8

Thousands of Californians evacuate due to mudslide threat

Southern California authorities issued fresh evacuation orders affecting thousands of people in some areas recently scorched by wildfires as rainstorms threatened to cause dangerous mudslides and flash floods. "This strong storm is expected to produce heavy rain, high winds, and extremely dangerous flash flooding, mud, and debris flows," Santa Barbara County officials warned. "Flash floods, mud, and debris flows can happen with little or no warning." Los Angeles County residents in the Creek Fire burn area were under a mandatory evacuation order. Santa Barbara County ordered evacuations in areas affected by several wildfires.

9

Ex-Google engineer who wrote gender memo sues

Former Google engineer James Damore, who was fired over a memo in which he argued that biological differences explained gender inequality in the tech industry, filed a lawsuit against the company on Monday, saying it discriminated against him. Google said when it fired him in August that he had violated its code of conduct by supporting harmful gender stereotypes in the workplace. Damore and another white former Google engineer, David Gudeman, argued in a proposed class action lawsuit in Santa Clara County, California, Superior Court that Google had "ostracized, belittled, and punished" them and others "for their heterodox political views, and for the added sin of their birth circumstances of being Caucasians and/or males."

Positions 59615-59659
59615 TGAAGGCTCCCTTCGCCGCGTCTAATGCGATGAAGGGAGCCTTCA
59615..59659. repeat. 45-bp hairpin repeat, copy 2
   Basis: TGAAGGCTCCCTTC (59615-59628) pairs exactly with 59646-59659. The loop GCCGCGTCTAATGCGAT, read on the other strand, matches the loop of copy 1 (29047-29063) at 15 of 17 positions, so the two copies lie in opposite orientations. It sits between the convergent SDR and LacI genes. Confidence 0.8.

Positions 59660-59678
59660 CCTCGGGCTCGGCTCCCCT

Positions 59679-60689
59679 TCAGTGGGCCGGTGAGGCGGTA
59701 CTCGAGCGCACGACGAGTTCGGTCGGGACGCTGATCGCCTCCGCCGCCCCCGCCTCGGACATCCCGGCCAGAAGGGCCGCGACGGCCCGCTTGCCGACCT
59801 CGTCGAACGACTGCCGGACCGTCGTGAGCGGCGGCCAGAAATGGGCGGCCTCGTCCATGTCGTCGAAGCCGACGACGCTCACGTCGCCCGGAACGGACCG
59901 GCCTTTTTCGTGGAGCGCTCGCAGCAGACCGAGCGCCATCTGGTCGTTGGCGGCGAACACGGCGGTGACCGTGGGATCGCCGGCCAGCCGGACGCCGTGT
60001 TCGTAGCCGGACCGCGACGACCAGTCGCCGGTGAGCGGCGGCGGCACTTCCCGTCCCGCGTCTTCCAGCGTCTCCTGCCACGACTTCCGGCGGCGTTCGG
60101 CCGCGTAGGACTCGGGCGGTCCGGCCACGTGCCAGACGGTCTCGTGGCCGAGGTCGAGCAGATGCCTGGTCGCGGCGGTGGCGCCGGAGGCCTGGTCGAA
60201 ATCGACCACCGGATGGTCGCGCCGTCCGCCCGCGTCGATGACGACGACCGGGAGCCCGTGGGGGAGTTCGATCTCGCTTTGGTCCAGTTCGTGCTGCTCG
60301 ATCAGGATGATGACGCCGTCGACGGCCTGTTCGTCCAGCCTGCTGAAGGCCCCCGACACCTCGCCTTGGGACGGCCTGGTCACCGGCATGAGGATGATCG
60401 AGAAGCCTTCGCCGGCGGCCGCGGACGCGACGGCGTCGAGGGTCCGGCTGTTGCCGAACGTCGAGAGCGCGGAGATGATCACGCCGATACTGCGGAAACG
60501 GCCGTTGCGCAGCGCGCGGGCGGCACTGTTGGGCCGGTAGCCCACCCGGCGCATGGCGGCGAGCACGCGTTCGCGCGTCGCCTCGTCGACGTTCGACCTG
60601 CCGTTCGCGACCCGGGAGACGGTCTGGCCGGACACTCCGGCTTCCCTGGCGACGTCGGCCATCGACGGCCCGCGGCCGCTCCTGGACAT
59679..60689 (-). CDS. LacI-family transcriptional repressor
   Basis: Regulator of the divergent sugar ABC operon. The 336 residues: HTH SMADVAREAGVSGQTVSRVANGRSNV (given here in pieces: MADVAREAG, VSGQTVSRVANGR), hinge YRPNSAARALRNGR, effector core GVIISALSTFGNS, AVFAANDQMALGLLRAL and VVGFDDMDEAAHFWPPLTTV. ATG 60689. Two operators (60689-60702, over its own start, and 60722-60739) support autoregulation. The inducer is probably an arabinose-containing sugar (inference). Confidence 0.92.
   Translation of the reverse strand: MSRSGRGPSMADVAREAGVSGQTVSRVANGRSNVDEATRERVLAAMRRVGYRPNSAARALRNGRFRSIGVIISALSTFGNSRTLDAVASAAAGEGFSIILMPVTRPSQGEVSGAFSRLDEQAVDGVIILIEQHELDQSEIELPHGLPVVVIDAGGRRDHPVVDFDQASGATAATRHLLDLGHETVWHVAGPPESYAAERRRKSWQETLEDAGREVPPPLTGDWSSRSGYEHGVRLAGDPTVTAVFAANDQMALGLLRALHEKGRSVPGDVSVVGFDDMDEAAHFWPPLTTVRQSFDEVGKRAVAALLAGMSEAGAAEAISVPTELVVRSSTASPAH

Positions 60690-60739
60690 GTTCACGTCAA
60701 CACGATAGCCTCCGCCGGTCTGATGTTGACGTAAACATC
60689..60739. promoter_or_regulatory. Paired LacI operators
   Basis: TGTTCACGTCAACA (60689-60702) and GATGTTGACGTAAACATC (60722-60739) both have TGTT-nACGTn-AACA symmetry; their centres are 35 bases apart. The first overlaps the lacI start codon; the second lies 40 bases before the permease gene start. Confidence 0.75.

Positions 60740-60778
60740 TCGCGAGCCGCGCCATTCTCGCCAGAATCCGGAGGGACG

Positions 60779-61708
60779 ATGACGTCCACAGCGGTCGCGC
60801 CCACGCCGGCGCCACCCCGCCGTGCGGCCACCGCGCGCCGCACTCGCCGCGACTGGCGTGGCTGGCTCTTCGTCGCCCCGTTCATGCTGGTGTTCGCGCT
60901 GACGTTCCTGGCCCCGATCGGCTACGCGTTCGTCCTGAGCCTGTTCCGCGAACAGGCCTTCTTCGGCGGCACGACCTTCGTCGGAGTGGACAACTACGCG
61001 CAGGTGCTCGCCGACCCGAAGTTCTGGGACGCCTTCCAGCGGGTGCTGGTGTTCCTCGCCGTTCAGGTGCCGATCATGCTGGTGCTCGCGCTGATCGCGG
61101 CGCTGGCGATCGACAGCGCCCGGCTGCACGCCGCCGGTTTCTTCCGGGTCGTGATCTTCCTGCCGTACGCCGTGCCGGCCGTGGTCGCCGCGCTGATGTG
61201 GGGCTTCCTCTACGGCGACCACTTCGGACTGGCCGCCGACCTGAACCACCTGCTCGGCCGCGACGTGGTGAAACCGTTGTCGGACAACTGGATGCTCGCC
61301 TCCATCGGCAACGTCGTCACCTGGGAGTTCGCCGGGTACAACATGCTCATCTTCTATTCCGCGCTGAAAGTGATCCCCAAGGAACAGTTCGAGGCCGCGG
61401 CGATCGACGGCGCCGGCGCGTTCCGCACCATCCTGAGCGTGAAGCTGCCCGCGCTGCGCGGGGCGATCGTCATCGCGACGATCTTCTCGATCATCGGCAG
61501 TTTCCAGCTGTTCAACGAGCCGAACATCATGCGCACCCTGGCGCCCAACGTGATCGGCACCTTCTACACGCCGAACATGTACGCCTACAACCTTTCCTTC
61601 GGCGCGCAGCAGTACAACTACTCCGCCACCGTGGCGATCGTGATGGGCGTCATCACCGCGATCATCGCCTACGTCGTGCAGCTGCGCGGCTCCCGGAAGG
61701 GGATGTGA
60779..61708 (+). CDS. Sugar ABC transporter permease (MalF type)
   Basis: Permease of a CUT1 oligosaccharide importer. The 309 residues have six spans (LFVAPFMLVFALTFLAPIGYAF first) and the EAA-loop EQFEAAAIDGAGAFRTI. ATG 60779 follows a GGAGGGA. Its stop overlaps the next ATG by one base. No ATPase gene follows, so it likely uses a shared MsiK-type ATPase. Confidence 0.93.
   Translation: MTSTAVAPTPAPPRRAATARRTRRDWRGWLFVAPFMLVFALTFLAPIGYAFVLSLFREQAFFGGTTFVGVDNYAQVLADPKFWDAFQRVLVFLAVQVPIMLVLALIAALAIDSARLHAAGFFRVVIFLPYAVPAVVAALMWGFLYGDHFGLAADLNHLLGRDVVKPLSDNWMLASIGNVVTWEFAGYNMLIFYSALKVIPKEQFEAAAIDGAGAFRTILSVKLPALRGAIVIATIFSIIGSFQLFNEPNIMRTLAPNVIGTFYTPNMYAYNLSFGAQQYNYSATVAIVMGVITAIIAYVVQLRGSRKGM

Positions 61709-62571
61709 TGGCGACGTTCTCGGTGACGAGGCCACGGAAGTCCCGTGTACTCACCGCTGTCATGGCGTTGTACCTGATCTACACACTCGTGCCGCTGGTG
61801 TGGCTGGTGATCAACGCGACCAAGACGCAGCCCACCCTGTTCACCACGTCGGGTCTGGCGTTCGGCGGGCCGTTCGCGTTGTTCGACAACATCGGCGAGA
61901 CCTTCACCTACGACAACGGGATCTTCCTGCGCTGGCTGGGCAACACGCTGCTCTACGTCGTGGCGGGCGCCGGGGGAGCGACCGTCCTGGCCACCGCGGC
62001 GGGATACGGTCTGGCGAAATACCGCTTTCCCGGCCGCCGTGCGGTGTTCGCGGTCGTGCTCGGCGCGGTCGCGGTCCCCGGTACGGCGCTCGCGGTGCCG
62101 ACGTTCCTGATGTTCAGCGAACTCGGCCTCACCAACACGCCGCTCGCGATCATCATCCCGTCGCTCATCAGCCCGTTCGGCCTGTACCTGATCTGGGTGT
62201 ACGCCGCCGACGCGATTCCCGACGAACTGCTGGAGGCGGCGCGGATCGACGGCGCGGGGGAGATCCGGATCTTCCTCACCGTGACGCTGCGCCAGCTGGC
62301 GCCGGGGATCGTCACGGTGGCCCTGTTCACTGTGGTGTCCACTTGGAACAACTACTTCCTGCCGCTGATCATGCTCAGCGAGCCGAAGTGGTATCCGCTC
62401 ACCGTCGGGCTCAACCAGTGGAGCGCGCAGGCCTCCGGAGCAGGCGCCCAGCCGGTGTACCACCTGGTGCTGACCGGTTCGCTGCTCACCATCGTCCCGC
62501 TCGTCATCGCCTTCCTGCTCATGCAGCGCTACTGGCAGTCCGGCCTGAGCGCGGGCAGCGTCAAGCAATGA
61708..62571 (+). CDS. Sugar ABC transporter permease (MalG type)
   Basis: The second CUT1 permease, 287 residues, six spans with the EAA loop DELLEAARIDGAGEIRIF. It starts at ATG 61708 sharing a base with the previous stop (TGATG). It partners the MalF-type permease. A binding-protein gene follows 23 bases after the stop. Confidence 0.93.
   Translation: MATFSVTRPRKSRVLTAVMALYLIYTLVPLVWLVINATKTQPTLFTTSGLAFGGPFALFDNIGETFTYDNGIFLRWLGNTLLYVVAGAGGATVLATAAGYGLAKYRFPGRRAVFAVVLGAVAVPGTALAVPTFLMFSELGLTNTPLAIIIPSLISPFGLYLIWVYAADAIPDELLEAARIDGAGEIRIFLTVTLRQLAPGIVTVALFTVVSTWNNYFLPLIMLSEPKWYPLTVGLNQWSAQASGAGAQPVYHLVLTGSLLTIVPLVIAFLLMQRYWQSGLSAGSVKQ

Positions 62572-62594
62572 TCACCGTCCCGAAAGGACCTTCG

10

Winfrey's Golden Globes speech sparks presidential buzz

After her rousing speech at Sunday's Golden Globes ceremony, Oprah Winfrey has sparked rumors of a future presidential run. Accepting the Cecil B. DeMille Award, Winfrey said the tides are shifting when it comes to sexual harassment and misconduct from powerful men. "For too long, women have not been heard or believed if they dare speak the truth to the power of those men — but their time is up," she said. Winfrey additionally told viewers that "a new day is on the horizon." CNN Money reported Monday that two of Winfrey's confidantes said she is "actively thinking" about mounting a presidential run in 2020, while her partner Stedman Graham told the Los Angeles Times that "she would absolutely do it."